Blackmailing our bosses: Can we put an end to it?

Blackmailing our bosses: Can we put an end to it?

800 371 Kamal Karanth

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Oh! You have never indulged in blackmail? think carefully for 2 more minutes, allow some flashback of your conversations with bosses to refresh you. Even now if you are pleading innocent, I will take you through your memory lane in detail.
If the following is true, then I contend that you specialize in blackmailing your boss or maybe already guilty of it.

  1. You have changed a few jobs in your career
  2. Got a few awards and promotions in your current or past jobs
  3. Ensured your title changed without the job content or compensation changing
  4. You got a Work from Home option which others haven’t
  5. You have been on an official overseas trip which had no material impact to your team or organisation

Yes, all these things can be achieved without having to threaten our bosses. Most probably you would have achieved it due to your talent and performance :-). Only lesser mortals like me actually have indulged in this act of blackmailing. Looks like I am dramatizing the word blackmailing? Maybe to an extent, but carefully evaluate the tone, vocabulary, and behaviour of yours with your manager in some of the work contexts. If you are a manager then recollect some of these conversations below.

“Competitor X has offered me a higher salary than my recent increment here. I am disappointed that I did not get the annual award, I don’t think I want to come to the awards ceremony. My colleague Janet who left us recently has joined company “Y” as Vice President. I don’t think I can travel daily on this traffic for long hours.” A Head Hunter called me today for a job which has overseas trips bundled into it.

The tone of these conversations and your follow up behaviour define if it’s a request or a demand. If you are asking for these in an implicit or explicit way and hinting to quit I would call it to blackmail. Most of us have come to this conclusion that nudges, subtle hints or asking don’t work. In fact, it might even be true. Often, only when it dawns on the supervisor that s/he will ‘lose’ their key employee the call to appropriately reward them is taken.  I guess this loss threat works with all power points in the organisation. The manager uses this threat with HR or his supervisors to convince that the employee needs a raise or promotion.

For all the relationships, we claim to share with our bosses why can’t we accept what we get through the due process? Well, that’s impossible as we like to feel deprived during appraisals and promotion seasons. I wonder how it’s possible to continue to work in harmony with the same people after threatening them to quit?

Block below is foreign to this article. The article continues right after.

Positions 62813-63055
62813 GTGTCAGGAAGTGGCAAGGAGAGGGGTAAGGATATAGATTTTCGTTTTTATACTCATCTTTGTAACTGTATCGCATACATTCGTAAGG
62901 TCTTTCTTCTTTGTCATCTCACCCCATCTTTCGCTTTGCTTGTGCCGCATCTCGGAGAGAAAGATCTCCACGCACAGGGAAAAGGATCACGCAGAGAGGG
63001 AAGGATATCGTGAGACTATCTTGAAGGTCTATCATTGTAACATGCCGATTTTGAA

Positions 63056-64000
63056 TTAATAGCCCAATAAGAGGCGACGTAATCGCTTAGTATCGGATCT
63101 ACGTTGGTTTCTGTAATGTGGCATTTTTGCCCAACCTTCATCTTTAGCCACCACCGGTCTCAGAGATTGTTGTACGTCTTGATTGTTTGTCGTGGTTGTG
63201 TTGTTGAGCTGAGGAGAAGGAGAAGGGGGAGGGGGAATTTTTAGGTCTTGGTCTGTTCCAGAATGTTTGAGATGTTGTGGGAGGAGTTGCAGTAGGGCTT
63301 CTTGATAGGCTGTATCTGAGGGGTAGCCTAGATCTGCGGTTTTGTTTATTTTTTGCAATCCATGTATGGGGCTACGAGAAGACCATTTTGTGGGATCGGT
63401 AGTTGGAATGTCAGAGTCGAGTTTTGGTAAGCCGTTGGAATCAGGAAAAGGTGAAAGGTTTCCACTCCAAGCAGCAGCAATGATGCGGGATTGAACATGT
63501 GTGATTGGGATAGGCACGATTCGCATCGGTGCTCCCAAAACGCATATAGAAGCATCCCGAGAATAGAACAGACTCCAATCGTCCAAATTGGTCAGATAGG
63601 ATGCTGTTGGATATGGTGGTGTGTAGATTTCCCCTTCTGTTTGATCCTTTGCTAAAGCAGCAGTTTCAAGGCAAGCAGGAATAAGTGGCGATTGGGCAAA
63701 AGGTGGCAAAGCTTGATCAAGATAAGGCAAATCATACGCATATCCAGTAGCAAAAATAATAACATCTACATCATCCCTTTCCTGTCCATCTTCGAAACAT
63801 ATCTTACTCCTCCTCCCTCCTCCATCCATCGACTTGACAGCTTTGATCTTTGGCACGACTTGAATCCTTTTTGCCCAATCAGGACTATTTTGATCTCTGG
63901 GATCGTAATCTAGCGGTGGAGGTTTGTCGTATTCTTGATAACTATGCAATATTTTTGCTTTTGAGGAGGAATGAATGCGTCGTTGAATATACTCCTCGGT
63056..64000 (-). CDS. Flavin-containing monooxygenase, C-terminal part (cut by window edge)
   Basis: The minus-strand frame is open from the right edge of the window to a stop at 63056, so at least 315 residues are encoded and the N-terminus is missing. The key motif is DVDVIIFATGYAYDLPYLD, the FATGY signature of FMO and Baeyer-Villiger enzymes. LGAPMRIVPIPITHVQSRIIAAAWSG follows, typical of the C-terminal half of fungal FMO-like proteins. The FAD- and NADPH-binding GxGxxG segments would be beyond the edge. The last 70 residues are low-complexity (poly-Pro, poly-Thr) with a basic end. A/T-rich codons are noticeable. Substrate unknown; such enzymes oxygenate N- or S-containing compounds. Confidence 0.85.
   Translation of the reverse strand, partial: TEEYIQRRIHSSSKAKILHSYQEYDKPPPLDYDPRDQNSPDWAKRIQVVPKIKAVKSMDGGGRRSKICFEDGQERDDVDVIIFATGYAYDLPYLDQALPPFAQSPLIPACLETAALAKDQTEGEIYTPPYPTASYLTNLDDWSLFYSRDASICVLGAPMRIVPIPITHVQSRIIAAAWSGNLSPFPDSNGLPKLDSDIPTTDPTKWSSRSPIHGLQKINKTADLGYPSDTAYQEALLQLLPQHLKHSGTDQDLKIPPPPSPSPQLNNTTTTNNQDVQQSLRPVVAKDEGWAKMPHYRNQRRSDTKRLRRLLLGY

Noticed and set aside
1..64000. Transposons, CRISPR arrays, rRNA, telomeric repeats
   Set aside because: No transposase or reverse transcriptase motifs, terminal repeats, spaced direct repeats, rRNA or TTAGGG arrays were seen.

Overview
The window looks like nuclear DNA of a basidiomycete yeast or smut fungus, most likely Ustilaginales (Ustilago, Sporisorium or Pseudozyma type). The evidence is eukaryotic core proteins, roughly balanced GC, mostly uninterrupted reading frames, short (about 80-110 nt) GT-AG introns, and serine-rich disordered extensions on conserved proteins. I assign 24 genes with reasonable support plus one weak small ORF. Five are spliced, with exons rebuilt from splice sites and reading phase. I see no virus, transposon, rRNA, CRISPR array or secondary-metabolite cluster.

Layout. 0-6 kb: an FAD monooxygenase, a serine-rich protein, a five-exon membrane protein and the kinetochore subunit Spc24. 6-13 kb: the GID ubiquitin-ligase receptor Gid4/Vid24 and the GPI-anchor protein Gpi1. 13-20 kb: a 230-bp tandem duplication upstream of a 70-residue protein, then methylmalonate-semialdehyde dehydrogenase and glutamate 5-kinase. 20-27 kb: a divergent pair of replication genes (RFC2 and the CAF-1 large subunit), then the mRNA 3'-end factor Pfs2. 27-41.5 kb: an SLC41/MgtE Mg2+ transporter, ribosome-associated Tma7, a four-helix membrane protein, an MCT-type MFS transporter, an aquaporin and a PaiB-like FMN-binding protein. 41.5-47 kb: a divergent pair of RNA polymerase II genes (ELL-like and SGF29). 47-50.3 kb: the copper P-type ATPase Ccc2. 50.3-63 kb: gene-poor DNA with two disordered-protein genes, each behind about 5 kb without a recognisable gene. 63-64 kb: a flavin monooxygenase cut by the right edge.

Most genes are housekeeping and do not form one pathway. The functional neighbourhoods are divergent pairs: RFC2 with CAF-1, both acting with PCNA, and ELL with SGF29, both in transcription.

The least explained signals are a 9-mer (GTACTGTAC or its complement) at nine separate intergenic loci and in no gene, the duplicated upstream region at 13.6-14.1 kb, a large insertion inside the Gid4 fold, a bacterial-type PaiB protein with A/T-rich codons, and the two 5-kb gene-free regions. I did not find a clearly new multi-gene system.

Now picture this, you got a promotion after quoting an offer from the competition. I am sure you will be elated and will thank your boss/HR as applicable. You will throw parties to your office friends who coached you how to get it, also celebrate it with family members/friends who think you got a deserved promotion. But do you have the courage to tell them that you blackmailed your boss and got this promotion? Ever imagined after getting the promotion at gunpoint how would it be to continue work with the same person? Honestly, like you, I never bothered too 🙂


When I think back in time I feel embarrassed remembering some of the conversations I had with my bosses. I don’t know what I was thinking then. Submerged in the wave of emotions I have made demands that can be considered blackmail now. I can say my bosses have been generous and not held those demands against me. Not that they gave everything that I asked, but there were a few that they conceded:-). During my corporate ladder ascent, I rationalised blackmailing as a payback for the performance demands my bosses made.
The following article gives few insights into the other side of the coin, as to how the bosses do it  

I don’t know how you rationalise your blackmail and go back to work with the same person.
Maybe the same way we grew up when we got things at home after throwing a tantrum. I suppose our parents conceded to our demands due to love or want of harmony at home. I am sure they held no grudges against our bad behaviour though they might have felt blackmailed then. But at work, memories remain and can cause scars in people’s minds.
The other challenge is that performance will not always be on our side. Not all bosses will always be benevolent to yield or forgive for blackmailing them. The most important thing is karma, you will also be a manager soon. So, it shall come back to you in the same form through your reportee.
The only way to forever remain a beneficiary of blackmails is to decline promotions and remain as Independent contributor. Now, that shouldn’t be hard!


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